A Mixed Up Minister?
What insights does the book of Jonah have for ministers today?
Led by The Revd Tom Stuckey, a former President of the Methodist Church.
Priorities for the Church - 1/2
Acts 2:42 They devoted themselves to the apostles' teaching and to the fellowship, to the breaking of bread and prayers.
Many churches are unsuccessful because they don't know what they are trying to do. What are the objectives of the church according to the New Testament? We shall find out by looking at this picture of the first Christians in Jerusalem. Luke has given us this description as a pattern for subsequent companies of God's people to follow. There are four obvious and two less obvious activities. In this study we shall look at the first two.
It is obvious that teaching would have to stand at the head of the list for the first converts to the Christian faith, because they knew next to nothing about Jesus and the new way of life that took its start from him.
It continued to be so throughout the history of the early church. What is the New Testament if it is not a collection of writings that were meant to teach Christians? One of the most severe temptations for early Christians seems to have been false ideas about God and Jesus and the Christian way of life. It is essential to present people with the teaching that came from Jesus through his immediate followers - who had authority from him to teach others. 'Apostolic teaching' is what Luke calls it. Later in Acts Paul warned church leaders, that he feared the rise of people who would distort the truth in order to draw away disciples after them.
I believe that the church today must heed the warning. In the 1920's there were theological teachers who affirmed that the Methodist Church's theology was a theology largely based on experience. The results were disastrous. By the time that I grew up in the church it had become largely weak and ineffective because people were not taught the Christian faith. Congregations had no idea what to look for when choosing a minister because they no longer had a criterion for discriminating between good and feeble ministers, and we experienced the long night liberalism. The result was that even Christian experience went down a vain track, and conversion, which you would think was utterly basic to Christian experience was largely forgotten. Happily, today, things are vastly changed in many congregations, and the apostolic teaching is regaining its rightful place.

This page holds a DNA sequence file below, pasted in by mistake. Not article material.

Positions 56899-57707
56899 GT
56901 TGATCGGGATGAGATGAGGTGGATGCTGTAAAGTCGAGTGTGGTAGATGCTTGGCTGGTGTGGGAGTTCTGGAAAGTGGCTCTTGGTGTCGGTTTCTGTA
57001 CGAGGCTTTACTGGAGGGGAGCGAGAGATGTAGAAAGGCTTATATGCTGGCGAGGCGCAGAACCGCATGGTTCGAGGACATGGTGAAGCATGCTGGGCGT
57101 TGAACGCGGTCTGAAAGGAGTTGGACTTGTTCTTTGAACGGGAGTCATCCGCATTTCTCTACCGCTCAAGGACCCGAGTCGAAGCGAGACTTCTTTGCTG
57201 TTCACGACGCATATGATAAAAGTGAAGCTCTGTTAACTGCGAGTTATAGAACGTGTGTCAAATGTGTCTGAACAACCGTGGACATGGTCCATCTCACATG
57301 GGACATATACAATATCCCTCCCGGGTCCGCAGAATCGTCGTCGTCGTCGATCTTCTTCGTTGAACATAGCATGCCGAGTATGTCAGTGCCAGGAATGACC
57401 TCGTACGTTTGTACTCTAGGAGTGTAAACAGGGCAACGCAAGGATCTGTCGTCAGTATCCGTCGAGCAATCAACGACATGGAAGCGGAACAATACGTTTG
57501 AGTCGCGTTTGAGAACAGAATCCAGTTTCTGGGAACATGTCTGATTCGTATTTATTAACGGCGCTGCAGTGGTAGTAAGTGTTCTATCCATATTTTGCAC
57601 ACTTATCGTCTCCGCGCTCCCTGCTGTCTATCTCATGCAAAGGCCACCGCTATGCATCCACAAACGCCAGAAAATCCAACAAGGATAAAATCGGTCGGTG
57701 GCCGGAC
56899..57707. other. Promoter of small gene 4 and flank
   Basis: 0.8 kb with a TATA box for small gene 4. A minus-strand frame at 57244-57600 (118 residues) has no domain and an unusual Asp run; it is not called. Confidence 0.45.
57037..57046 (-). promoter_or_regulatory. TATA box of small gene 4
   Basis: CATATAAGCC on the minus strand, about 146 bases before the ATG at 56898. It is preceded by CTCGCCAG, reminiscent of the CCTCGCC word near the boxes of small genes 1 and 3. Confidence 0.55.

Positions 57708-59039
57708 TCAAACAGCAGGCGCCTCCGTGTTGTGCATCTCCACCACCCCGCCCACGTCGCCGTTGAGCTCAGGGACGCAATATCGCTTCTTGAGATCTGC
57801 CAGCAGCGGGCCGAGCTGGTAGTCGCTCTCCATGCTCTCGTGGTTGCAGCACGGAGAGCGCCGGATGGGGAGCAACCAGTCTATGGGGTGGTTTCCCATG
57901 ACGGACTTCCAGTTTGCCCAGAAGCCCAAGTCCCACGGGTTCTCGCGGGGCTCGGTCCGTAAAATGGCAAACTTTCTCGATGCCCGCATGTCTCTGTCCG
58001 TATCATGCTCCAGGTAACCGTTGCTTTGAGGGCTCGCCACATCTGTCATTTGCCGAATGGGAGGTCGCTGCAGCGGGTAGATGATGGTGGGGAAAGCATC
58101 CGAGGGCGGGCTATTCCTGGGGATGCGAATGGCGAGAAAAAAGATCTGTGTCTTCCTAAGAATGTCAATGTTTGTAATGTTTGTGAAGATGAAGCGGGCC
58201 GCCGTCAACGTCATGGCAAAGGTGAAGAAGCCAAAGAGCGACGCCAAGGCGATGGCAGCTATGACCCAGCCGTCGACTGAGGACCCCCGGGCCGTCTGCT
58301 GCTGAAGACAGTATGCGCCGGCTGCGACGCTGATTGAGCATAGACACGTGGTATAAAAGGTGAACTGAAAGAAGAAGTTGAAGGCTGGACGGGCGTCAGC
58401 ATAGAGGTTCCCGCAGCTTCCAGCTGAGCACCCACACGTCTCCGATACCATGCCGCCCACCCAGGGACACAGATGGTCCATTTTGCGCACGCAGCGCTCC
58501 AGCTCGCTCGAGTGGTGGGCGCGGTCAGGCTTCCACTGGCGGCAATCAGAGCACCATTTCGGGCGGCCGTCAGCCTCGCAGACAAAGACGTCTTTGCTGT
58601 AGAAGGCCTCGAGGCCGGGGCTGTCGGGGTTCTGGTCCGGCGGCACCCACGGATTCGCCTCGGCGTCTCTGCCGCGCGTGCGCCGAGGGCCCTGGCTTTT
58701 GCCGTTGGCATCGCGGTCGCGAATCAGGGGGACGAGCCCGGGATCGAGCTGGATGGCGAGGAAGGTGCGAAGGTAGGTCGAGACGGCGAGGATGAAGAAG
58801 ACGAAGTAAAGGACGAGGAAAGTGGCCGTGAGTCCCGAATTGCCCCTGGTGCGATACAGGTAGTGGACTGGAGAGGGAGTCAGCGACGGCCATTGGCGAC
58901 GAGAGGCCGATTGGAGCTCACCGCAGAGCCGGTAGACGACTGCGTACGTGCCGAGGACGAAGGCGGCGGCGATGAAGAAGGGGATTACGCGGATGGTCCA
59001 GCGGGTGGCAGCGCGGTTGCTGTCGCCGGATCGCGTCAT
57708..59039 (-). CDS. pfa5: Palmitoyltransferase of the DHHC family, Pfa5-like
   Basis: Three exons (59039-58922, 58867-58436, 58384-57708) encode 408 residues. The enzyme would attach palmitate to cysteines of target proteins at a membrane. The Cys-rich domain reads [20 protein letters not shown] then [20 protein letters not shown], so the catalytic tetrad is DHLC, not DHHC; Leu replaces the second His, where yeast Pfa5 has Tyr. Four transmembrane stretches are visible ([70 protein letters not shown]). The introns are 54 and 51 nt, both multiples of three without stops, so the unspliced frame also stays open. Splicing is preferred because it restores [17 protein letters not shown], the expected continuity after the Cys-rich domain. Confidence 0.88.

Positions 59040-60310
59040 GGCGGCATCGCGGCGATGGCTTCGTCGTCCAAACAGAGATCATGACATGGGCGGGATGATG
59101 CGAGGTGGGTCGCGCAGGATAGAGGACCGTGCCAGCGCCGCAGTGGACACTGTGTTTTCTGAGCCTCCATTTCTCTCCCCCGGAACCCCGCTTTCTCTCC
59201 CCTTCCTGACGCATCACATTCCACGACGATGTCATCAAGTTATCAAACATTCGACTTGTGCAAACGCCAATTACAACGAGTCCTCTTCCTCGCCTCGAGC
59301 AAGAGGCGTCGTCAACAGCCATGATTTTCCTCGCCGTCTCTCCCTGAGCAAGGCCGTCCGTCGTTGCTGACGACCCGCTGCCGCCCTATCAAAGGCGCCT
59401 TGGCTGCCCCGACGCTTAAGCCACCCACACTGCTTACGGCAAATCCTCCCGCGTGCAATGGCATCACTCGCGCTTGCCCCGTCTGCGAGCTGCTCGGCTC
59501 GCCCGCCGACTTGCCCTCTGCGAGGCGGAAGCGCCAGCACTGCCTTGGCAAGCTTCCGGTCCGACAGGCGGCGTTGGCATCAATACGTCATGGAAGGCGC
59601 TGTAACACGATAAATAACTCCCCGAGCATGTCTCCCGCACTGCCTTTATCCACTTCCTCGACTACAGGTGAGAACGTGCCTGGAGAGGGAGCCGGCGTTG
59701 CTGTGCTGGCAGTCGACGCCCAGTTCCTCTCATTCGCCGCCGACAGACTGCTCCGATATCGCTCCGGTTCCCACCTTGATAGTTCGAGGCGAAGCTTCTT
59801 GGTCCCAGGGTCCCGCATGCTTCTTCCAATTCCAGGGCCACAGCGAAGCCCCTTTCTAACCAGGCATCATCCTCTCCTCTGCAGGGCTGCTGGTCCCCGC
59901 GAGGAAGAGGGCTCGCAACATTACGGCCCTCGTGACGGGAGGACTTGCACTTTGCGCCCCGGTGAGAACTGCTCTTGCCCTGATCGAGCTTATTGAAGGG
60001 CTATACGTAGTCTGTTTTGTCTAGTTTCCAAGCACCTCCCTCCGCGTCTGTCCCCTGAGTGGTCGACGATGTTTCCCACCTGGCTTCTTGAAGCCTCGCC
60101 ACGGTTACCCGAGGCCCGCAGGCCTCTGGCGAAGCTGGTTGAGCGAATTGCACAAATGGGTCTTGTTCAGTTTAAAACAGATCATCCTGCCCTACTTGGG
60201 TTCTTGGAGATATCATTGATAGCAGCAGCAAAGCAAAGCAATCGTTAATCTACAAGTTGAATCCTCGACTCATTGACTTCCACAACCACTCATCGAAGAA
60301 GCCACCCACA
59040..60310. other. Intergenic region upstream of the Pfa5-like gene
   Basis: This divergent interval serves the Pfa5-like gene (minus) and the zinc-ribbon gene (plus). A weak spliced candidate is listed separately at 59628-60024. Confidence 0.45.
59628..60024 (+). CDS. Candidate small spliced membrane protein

Yet I gain the impression that there are church fellowships which would consider themselves orthodox and yet they give very little room to careful teaching of Christian doctrine and concentrate on testimonies to Christian experience. Therefore, I issue the warning that we need to concentrate our attention as a priority on apostolic teaching if we are to avoid something similar happening in the situation today. And apostolic teaching will mean both orderly exposition of scripture and also (something that is often forgotten) the systematic instruction in the doctrines of our faith.
It is not absolutely certain to what this word refers. It is a term that indicates some kind of sharing together by people in something common. There are two main possibilities.
First, we find that the first Christians lived some kind of common life in which people shared their possessions with one another. From the story it seems that the church contained people who were well-off and others who were poor. In a world which knew little or nothing of social security, pensions and the like, this was not at all surprising. The important point is that the Christians quickly saw that they had a duty to share their goods to help those who were in need, The rich sold property and turned it into cash for the sake of others who were needy.
Second, the word fellowship can also be used for the way in which people are brought together by a common interest and they help one another in pursuing it, and this in turn leads to the development of a close bond between them. Their common interest was in Jesus, and this bound them together in a new group of disciples. Their common faith in Jesus brought them together, and it was natural for them to meet together, even in this initial period on a daily basis.
So there are the two possible things that the word may refer to: the sharing of possessions and the meeting together to share their faith. But, whichever the word itself refers to, both these activities were in fact being practised, and I think that they are two aspects of a priority. To take the latter first, the church is a group of people who share together in their faith. The church which has its priorities right has both apostolic teaching by those who are gifted and called to do it; but it also has an important place for believers sharing with one another in love and encouragement to one another. They share together in faith and so they grow in grace.
As for the sharing of goods, it may well be that we need a fresh consideration of the significance of this in today's world, where the members of the average congregation are generally not as poor as the poorest in ancient Jerusalem. But we 1ive in a world in which all of us are rich in possessions compared with others in this country who don't belong to a church and with two-thirds of the rest of the world. Is not Christian Aid or Tear Fund or similar activity therefore a priority for us as Christians and not just an optional extra? Have we ever realised that giving to the needs of God's people is a basic Christian duty?